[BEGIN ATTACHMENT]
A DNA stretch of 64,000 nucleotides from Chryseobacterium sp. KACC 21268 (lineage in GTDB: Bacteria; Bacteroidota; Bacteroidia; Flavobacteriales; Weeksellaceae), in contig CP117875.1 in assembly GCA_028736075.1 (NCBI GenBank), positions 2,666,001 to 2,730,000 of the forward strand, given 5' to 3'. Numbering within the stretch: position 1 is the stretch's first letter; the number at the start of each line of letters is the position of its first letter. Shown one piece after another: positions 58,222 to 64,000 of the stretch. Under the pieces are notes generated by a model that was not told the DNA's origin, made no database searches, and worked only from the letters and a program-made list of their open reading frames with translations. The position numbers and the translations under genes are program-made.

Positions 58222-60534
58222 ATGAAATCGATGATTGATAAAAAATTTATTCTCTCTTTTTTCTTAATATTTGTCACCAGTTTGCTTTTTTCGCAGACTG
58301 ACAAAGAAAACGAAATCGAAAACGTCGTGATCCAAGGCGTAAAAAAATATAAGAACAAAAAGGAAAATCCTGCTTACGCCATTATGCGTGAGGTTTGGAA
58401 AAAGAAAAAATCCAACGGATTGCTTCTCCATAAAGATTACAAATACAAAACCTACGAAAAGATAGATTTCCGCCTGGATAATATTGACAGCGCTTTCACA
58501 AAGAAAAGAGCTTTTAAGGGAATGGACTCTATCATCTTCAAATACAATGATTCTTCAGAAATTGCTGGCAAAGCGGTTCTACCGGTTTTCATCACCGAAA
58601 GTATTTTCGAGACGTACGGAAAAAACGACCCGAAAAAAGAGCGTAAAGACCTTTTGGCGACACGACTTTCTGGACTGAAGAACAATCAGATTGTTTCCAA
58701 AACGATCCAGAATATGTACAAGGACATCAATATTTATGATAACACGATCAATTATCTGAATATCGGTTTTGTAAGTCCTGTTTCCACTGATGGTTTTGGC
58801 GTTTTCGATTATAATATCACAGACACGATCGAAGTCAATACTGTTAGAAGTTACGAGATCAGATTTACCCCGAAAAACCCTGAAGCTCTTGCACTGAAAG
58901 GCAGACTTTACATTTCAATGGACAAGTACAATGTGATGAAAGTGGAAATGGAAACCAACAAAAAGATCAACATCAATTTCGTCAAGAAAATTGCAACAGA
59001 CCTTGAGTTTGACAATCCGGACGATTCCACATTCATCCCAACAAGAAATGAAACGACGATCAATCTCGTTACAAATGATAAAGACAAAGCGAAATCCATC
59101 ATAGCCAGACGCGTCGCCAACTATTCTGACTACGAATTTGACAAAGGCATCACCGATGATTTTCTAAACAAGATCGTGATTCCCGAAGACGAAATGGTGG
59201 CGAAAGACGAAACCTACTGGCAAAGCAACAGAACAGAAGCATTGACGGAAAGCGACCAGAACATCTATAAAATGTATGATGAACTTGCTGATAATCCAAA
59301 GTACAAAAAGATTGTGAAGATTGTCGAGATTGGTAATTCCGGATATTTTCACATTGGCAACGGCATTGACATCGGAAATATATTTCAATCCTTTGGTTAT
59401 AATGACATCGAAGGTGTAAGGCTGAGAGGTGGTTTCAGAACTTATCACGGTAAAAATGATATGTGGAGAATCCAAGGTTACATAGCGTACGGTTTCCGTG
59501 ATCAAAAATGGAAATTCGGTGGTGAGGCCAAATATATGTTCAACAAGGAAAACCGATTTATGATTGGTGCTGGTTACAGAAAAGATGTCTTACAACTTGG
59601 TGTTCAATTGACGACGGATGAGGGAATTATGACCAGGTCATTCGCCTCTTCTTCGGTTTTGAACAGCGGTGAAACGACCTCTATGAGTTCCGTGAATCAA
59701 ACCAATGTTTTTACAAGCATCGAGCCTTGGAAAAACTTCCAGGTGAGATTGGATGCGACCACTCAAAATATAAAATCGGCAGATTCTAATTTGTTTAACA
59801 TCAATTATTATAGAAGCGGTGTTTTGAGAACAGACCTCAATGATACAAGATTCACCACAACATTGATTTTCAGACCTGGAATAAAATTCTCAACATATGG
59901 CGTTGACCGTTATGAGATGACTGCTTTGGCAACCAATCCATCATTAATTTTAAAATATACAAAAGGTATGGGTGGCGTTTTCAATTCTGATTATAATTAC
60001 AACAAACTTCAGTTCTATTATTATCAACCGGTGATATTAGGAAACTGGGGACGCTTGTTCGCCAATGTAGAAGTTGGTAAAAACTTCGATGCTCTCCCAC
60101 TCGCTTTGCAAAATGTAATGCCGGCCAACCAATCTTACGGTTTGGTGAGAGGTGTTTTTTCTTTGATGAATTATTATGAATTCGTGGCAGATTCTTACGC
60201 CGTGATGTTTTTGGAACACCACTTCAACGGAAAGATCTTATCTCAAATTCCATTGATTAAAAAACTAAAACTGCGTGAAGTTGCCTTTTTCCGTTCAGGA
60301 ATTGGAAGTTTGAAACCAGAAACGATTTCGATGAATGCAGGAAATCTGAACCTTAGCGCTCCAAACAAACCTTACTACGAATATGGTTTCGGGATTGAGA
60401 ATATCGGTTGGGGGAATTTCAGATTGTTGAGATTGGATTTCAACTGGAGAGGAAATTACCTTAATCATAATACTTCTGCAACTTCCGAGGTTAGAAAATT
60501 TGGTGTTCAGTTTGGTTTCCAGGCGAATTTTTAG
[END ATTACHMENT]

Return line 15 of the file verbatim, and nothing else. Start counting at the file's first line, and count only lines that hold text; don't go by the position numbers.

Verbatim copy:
59401 AATGACATCGAAGGTGTAAGGCTGAGAGGTGGTTTCAGAACTTATCACGGTAAAAATGATATGTGGAGAATCCAAGGTTACATAGCGTACGGTTTCCGTG